4.4 Handling numerical errors
By default, an error message is returned whenever calculations return values which are infinite, as in the case of 1/0, or when functions are evaluated outside the domain of parameter space in which they are defined, as in the case of besseli(-1,1). Sometimes this behaviour is desirable: it flags up to the user that a calculation has gone wrong, and exactly what the problem is. At other times, however, these error messages can be undesirable and may lead you to miss more genuine and serious errors buried in their midst.
set numeric errors quiet
Having done this, expressions such as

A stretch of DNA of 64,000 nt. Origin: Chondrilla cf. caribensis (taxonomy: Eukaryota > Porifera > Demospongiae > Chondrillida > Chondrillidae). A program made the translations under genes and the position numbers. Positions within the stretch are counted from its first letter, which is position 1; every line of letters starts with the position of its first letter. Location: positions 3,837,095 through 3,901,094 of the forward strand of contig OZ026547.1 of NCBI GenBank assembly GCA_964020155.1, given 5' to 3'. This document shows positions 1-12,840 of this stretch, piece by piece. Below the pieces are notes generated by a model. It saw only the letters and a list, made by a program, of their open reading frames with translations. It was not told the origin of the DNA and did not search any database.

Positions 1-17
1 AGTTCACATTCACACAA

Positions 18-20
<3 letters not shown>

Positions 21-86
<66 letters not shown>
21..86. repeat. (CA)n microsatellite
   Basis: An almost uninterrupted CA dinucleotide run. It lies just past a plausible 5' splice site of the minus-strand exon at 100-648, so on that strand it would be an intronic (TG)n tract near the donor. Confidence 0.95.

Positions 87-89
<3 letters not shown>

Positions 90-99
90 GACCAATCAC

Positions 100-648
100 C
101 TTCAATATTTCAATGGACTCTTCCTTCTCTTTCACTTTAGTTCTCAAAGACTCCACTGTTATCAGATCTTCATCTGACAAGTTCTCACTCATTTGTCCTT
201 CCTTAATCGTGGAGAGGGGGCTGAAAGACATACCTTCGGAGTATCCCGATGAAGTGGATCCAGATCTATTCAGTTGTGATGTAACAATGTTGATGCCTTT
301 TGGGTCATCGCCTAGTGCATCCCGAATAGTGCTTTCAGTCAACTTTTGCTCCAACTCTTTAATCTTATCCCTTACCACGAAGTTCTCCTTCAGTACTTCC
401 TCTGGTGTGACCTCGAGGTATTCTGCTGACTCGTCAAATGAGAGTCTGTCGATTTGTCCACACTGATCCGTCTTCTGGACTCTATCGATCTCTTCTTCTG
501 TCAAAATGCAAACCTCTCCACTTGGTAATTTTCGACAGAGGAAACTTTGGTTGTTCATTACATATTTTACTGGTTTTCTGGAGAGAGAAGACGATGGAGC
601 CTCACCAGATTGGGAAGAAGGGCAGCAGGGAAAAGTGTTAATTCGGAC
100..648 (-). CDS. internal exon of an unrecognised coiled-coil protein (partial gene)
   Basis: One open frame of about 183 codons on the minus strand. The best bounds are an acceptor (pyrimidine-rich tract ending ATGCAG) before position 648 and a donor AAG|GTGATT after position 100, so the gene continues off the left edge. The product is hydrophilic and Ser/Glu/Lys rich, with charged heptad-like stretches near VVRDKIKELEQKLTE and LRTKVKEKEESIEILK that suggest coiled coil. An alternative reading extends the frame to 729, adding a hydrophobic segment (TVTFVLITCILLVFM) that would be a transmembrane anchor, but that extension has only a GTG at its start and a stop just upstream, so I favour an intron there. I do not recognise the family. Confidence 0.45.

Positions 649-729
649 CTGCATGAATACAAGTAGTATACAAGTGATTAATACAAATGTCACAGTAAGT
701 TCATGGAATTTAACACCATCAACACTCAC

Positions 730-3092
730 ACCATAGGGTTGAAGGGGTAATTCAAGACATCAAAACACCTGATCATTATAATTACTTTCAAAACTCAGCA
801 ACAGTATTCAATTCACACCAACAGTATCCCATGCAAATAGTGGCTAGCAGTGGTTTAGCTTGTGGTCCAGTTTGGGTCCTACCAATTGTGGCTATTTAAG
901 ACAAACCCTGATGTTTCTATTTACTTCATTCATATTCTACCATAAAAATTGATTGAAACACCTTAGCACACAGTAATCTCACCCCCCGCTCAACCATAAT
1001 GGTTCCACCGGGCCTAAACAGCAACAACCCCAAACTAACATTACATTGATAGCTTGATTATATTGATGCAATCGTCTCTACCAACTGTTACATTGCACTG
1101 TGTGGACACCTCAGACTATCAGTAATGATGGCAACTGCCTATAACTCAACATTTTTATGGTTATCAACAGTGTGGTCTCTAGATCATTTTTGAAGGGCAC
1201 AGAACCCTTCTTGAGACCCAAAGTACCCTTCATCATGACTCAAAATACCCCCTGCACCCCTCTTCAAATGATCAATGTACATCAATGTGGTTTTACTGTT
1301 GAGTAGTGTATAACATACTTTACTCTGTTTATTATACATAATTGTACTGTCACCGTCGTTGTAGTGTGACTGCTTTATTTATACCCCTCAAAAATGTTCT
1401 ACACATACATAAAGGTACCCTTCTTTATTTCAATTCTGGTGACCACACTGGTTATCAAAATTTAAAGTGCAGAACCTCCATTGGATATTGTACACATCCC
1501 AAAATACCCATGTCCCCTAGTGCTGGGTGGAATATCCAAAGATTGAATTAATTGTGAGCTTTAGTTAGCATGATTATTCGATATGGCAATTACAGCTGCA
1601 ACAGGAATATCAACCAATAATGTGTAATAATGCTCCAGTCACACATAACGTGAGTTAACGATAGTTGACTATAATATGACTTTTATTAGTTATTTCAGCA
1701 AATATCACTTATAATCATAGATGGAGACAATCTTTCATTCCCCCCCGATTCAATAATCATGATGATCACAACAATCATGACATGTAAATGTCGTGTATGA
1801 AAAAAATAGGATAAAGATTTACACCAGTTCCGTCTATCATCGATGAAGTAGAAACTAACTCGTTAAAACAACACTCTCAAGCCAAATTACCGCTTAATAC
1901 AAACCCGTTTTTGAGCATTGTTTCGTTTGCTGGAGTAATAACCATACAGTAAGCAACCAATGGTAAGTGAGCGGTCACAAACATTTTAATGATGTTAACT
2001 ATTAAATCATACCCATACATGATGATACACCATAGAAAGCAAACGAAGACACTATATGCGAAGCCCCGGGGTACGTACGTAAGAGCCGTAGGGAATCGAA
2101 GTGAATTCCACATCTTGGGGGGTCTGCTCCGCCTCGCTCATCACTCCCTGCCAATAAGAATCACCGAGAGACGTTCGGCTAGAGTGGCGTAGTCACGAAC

x = besseli(-1,1)
set numeric errors explicit
Having turned off the display of numerical errors, it may be useful to use the assert command to throw an error message if a calculation has failed in an unrecoverable way that the user really ought to know about:
assert x>0 "Cannot continue with negative x"
The assert command should be followed by an algebraic expression which must be true for execution to continue. If it is false, an error results. Optionally, an error message can be included, as above, to tell the user what the problem is.